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Dublin: 12°C Tuesday 20 October 2020

Ombudsman's role to be extended as Oireachtas approves reform bill

The government has billed the legislation as the “most significant expansion” of the Ombudsman’s powers in 30 years.

Ombudsman Emily O'Reilly will now have the power to investigate the actions of a larger number of public bodies.
Ombudsman Emily O'Reilly will now have the power to investigate the actions of a larger number of public bodies.
Image: Sasko Lazarov/Photocall Ireland

THE ROLE of the Ombudsman in scrutinising the behaviour of public bodies is to be extended, after the Oireachtas approved a bill extending the number of bodies over which the office has oversight.

The Ombudsman (Amendment) Bill completed its passage through the Oireachtas yesterday evening and is now likely to be signed into law by President Higgins this weekend.

The Bill will mean that, for the first time, the Ombudsman will have the power to scrutinise the actions of VECs, universities and colleges, as well as other bodies which had been set up after the Office of the Ombudsman itself – including FÁS and the Courts Service.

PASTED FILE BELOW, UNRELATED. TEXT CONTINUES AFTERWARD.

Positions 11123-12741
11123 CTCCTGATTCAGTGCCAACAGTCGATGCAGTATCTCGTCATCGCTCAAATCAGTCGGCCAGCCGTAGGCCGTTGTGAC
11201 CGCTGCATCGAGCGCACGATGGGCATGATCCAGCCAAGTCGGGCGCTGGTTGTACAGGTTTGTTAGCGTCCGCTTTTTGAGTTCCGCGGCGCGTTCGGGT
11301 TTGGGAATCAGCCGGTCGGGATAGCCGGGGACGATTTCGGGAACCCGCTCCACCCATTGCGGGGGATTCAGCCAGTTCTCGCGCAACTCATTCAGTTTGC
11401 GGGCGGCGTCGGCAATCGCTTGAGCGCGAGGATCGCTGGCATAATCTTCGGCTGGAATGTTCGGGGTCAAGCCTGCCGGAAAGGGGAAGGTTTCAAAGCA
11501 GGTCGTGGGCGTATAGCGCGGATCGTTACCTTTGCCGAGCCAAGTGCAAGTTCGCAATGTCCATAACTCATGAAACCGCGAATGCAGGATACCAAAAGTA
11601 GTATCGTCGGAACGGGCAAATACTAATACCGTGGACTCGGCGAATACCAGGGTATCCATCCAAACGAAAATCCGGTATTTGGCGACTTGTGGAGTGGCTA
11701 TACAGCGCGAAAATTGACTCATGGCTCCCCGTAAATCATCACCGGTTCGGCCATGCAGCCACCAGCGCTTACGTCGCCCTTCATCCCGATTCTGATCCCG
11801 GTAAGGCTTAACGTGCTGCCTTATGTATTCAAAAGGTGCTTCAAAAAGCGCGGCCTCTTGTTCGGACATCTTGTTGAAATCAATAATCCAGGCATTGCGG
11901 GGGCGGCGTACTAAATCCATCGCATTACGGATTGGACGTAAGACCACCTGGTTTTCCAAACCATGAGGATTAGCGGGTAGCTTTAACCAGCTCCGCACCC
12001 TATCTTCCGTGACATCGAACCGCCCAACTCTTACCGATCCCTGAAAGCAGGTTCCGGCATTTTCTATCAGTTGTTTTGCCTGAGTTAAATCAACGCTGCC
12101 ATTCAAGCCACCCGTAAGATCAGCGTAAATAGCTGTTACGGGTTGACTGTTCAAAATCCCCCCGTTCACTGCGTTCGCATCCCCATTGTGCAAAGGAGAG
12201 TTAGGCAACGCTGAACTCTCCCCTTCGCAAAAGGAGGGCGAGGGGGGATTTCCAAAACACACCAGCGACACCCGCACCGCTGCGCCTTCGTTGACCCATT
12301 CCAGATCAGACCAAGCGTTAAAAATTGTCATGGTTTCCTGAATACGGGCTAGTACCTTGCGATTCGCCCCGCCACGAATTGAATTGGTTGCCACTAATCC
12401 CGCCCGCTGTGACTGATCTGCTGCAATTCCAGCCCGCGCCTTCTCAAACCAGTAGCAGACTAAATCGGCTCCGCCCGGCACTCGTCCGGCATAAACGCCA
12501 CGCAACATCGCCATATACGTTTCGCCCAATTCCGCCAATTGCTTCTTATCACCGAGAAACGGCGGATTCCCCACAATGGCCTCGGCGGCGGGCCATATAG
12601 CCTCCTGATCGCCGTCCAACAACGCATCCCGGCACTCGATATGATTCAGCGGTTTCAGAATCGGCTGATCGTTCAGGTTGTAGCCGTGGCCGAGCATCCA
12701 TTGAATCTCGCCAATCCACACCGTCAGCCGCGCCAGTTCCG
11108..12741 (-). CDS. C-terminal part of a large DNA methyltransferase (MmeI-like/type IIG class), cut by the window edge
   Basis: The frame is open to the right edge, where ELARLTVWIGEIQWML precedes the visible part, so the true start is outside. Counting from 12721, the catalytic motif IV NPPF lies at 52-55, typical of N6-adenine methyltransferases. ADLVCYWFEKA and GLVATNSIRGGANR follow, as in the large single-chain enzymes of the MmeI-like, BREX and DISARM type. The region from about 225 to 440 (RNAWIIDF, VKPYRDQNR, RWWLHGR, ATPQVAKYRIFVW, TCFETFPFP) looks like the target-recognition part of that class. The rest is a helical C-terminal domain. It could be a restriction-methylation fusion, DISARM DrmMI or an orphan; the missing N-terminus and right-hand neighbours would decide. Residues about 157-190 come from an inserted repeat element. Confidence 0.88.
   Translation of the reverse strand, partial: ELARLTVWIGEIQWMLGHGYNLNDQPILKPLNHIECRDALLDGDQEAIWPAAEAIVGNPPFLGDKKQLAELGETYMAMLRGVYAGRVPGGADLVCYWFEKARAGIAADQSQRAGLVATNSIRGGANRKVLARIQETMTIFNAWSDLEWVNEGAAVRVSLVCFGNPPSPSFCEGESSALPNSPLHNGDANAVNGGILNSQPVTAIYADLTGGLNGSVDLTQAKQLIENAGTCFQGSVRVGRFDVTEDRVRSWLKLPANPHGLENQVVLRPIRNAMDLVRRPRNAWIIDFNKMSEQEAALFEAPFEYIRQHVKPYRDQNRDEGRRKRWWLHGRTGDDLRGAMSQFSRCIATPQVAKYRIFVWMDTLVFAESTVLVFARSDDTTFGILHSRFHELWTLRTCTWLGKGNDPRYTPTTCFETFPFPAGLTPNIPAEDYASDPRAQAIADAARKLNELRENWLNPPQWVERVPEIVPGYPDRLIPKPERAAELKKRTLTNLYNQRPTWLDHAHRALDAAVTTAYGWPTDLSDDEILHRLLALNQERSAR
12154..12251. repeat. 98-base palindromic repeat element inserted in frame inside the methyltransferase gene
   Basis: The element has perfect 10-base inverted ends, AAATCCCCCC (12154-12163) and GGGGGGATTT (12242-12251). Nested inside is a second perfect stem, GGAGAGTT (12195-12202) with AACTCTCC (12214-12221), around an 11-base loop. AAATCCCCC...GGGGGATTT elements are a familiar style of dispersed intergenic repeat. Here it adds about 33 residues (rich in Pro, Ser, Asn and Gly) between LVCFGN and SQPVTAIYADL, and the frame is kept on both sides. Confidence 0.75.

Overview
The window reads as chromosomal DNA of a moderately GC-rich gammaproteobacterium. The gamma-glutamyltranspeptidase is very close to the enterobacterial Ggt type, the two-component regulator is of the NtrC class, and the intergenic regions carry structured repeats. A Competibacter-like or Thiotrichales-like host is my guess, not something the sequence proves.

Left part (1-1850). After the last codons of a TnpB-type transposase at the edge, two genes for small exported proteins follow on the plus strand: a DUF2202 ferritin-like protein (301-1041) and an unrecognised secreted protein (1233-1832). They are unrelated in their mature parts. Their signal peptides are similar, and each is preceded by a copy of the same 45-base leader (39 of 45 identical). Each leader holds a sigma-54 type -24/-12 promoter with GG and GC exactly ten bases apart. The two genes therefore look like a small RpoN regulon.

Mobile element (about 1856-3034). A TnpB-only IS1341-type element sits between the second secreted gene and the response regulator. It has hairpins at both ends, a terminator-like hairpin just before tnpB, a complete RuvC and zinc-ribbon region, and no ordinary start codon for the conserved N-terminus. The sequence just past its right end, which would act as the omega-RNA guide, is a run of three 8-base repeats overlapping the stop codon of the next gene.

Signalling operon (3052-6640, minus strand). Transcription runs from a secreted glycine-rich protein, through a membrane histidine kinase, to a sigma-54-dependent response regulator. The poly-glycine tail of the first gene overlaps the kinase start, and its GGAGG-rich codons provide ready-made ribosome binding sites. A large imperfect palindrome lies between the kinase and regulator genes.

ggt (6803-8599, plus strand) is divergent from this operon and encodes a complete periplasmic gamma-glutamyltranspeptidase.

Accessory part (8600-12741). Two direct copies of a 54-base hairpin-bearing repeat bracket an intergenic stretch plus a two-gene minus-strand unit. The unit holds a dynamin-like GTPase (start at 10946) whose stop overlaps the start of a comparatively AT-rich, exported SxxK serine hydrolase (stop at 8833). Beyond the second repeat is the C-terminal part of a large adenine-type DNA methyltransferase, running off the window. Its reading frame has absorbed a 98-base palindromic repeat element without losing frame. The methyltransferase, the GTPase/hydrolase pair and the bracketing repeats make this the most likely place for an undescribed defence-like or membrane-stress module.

The Bill has also been written such that any public body created in future will automatically fall under the Ombudsman’s remit, unless the legislation setting it up gives it an automatic legal disclaimer.

The legislation was originally tabled by the last government, and had been cleared through the Dáil in 2010 – but the legislation had not been presented to the Seanad before the government collapsed. It was restored to the Seanad’s agenda last month and has now been approved in its entirety.

The Minister for Public Expenditure and Reform, Brendan Howlin, said the reforms were the “most significant expansion” of the Ombudsman’s role since the office was first introduced.

“The enactment of this legislation will represent an important milestone in the Government’s programme of reform,” he said.

Howlin added that the reforms were “expected to further strengthen the standing of the citizen in their dealing with public bodies, ensuring that fair treatment is always provided, as well as improving the quality of decision-making”.

Read: Complaints to Children’s Ombudsman rose by over 20 per cent last year

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Gavan Reilly

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